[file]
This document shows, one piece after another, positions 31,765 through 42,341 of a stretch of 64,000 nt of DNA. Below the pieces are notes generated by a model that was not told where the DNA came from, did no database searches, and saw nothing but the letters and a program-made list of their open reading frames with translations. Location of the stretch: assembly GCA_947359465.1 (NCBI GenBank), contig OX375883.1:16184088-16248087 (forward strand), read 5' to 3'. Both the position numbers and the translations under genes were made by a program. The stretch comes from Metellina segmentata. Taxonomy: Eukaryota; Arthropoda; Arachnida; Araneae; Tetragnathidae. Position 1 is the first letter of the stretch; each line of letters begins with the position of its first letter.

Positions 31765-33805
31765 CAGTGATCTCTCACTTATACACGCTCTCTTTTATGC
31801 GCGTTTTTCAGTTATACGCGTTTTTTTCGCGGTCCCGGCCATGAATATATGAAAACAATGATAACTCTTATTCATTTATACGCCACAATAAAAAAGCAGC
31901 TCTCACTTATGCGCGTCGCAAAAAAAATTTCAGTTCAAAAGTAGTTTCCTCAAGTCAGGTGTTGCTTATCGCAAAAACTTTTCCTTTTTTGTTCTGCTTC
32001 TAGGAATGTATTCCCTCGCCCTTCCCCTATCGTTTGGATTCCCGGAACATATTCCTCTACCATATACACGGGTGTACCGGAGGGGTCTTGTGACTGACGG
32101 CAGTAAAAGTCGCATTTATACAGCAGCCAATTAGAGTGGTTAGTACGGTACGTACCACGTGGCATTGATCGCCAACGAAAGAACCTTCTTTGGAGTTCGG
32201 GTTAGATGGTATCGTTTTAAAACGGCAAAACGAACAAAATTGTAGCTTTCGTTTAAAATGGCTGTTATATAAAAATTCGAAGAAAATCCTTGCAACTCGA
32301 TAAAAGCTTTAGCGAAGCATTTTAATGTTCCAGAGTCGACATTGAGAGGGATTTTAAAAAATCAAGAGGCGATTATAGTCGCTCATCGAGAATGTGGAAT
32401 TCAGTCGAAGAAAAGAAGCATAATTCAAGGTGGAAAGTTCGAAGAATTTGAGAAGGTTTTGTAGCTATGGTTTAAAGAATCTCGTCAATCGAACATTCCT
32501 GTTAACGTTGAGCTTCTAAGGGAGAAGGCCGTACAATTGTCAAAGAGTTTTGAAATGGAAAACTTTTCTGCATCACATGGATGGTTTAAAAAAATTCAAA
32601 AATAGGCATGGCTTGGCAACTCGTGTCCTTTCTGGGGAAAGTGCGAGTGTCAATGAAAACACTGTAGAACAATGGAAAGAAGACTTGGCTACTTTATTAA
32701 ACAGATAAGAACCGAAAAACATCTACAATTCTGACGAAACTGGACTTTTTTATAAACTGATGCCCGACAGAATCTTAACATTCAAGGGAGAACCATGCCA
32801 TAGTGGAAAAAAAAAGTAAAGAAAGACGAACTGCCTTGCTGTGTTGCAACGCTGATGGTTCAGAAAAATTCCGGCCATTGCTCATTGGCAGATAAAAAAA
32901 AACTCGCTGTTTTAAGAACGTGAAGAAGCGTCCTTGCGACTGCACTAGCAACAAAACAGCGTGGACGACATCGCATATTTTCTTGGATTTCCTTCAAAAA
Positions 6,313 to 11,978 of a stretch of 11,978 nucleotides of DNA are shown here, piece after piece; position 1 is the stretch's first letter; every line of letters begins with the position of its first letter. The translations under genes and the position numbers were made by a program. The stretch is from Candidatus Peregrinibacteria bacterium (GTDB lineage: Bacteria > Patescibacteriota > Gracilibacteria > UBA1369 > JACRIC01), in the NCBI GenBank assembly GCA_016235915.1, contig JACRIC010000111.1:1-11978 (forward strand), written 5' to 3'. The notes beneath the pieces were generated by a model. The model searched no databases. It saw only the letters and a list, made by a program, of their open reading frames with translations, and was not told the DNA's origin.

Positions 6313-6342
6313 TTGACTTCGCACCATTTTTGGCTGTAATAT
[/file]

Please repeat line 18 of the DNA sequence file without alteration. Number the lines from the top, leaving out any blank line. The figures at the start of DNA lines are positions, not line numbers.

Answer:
6313 TTGACTTCGCACCATTTTTGGCTGTAATAT